18 May, 2015
The image of U.S. leadership — which for most of the world likely means President Barack Obama — continued to be the strongest worldwide in Africa in 2014, bolstered by majority approval in 24 sub-Saharan African countries. However, even though the U.S. hosted its first U.S.-Africa Leaders Summit in August to strengthen ties with the region, median approval dropped to 59%. This is its lowest point in the history of the trend.
Some of this decline is attributable to higher percentages of residents in some countries not expressing an opinion, rather than from increases in disapproval. Yet this does not explain the changes in countries such as Kenya, Malawi and Mauritania, where approval dropped significantly and disapproval rose significantly. The U.S. was not alone in this regard, however, leadership ratings of Germany and the EU in several of these countries also dropped.
At the same time, approval was lower than average in several countries where these ratings were measured for the first time in 2014: South Sudan (48%), Somalia (24%) and Sudan (21%). However, the regional median would be lower in 2014 regardless of whether these new countries were included in the average.
Approval Also Down in Asia
Although Obama made two trips to the region in 2014, the image of U.S. leadership did not appear to benefit from the administration’s attempts to “rebalance” relations in Asia. In fact, the 39% median approval in 2014 is a six-percentage-point drop to the same level observed in 2011.
Some of the biggest losses in approval in 2014 took place in former Soviet republics in Central Asia, where the crisis in Ukraine and U.S. tensions with Russia cast a shadow over relations. Kazakhstan led the region — and the world — in declines, with approval ratings of the U.S. dropping 28 points between 2013 and 2014. There were also double-digit declines in Tajikistan and Kyrgyzstan. All three countries remain close to the Kremlin and share a long history of cultural and economic ties.
Image Stable at Mid-Point of Obama’s Second Term
Despite losing some ground in Africa and Asia, the 45% median approval across the 135 countries and areas surveyed in 2014 remained stable during yet another challenging year for U.S. foreign policy.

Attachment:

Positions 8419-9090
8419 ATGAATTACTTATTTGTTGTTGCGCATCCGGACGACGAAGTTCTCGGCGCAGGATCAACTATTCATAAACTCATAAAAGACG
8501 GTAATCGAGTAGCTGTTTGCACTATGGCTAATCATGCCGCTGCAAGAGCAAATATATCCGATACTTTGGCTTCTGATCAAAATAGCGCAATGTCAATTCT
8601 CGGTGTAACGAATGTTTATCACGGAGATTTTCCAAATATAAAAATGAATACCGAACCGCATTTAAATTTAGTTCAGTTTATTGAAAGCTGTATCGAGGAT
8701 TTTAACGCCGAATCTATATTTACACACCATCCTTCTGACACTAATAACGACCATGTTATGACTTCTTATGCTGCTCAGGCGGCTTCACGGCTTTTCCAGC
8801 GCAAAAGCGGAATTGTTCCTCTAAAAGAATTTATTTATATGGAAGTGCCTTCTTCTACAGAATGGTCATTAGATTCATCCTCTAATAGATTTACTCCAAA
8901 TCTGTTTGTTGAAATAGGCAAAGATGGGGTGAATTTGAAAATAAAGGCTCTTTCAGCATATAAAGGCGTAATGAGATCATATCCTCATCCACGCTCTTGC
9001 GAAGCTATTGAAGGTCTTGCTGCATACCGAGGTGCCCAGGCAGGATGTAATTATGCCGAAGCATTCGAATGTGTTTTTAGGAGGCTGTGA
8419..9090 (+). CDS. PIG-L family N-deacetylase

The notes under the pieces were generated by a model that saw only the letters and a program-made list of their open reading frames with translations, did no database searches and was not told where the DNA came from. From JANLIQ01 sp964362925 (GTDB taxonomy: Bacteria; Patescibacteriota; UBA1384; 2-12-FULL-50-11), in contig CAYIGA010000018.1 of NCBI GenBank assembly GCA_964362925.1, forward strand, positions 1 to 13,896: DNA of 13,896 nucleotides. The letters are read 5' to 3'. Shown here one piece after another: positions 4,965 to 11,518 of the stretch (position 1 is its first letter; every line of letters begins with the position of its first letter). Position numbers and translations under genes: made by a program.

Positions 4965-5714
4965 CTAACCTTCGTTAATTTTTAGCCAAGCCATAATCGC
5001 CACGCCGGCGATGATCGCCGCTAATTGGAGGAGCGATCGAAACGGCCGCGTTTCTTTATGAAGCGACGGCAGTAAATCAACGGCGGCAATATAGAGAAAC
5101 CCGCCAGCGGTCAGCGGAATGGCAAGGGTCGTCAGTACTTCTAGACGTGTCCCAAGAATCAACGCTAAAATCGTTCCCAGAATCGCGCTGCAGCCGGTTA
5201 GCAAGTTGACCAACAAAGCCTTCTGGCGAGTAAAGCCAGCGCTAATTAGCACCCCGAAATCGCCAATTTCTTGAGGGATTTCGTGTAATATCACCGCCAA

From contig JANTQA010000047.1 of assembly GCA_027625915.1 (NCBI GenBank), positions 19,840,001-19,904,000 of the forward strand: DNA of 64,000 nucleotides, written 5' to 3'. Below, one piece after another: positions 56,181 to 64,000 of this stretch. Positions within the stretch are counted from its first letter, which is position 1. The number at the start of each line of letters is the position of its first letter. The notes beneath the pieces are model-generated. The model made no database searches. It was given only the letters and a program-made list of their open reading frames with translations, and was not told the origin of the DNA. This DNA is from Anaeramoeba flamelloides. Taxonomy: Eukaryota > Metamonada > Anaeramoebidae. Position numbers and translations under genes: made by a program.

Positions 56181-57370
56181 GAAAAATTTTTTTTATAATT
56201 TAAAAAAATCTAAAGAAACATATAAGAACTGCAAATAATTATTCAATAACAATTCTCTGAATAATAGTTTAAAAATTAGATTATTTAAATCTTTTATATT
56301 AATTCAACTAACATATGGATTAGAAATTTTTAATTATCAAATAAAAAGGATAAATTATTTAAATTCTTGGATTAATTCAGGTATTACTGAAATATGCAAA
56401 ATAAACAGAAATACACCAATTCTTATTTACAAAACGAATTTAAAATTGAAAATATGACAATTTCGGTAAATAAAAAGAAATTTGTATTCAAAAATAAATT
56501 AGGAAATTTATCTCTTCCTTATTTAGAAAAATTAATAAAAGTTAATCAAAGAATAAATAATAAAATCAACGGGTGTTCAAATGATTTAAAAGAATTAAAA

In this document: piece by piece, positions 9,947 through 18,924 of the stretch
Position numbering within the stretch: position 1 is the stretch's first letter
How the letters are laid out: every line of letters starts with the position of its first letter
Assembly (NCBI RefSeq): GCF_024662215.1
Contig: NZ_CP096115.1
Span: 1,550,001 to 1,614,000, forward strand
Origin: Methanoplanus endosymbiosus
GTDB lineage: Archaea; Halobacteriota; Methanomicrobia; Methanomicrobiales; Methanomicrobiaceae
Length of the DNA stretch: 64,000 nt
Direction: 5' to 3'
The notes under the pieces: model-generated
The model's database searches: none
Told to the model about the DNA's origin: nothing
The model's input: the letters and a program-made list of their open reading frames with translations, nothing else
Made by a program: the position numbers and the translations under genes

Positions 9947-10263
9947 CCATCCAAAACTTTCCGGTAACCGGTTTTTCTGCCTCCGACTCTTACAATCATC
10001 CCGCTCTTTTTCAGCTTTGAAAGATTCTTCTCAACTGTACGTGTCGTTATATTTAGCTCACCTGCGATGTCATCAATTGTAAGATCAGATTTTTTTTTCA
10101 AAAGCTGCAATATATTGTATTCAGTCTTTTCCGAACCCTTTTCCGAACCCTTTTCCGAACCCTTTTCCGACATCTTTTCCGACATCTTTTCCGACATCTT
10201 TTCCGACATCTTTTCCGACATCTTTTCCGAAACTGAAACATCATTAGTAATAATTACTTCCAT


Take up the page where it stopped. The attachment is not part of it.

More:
However, the flatness in the global trend somewhat masks the mix of diplomatic gains and losses in 2014, as the U.S. and other major powers continued to engage Iran, tensions flared with Russia over the crisis in Ukraine and the Islamic State group emerged as a major security threat.
European Approval Largely Stable; Disapproval Up
Median approval of the leadership of the U.S. remained static in Europe at 41% in 2014, suggesting that the public outrage over U.S. spying allegations in late 2013 (after Gallup’s surveys concluded that year) did not linger into 2014. The U.S. garnered majority support in 13 countries in 2014 that spanned most of regions of Europe, and included key allies such as Italy, Ireland, Denmark, France and the United Kingdom. However, the slightly higher disapproval numbers in several countries suggest residual resentment.
The crisis in Ukraine and tensions with Russia in 2014 clearly soured the public in Russia and former Soviet republic Belarus on the leadership of the U.S. Approval ratings in both countries dropped to single-digit record lows, and disapproval doubled in each country. But Russians’ ratings of the U.S. have the distinction of being the worst in the world in 2014, with residents giving the U.S. the highest disapproval (82%) and the lowest approval ratings (4%) of all populations surveyed.
U.S. Image Slightly Better in Americas
After several years of stagnant ratings in the Americas, median approval inched upward to 44% in 2014. Notably within the region, there was a double-digit increase in approval in Brazil and a double-digit decrease in Haiti.
Nearly half of Brazilians (48%) in 2014 said they approved of U.S. leadership, up from 32% the previous year. This 16-point increase in approval in 2014 suggests the public’s attitudes were beginning to thaw after the serious diplomatic fallout in 2013 following revelations that the U.S. National Security Agency had spied on Brazilian President Dilma Rousseff.
Although a majority of Haitians (56%) approved of the job performance of U.S. leadership in 2014, this is down 14 points from 2013 and is the lowest approval measured since the devastating earthquake in 2010. The lower ratings in Haiti could reflect some of the controversy regarding how organizations have handled U.S. aid to the country.
Approval ratings are not perfect barometers of “soft power,” but they do provide important information for leaders about the visibility of their leadership and illustrate how major events can shape public opinion. Although 2014 was another challenging year for the U.S. in this regard, overall, the image of U.S. leadership remained stable, and it continued to receive the highest approval rating in the world of the major world powers. Still, ratings in 2014 were a mix of ups and downs that point to areas where the image of the U.S. is strong and areas where it struggles to engage with the public.
The data in this article are available in Gallup Analytics.
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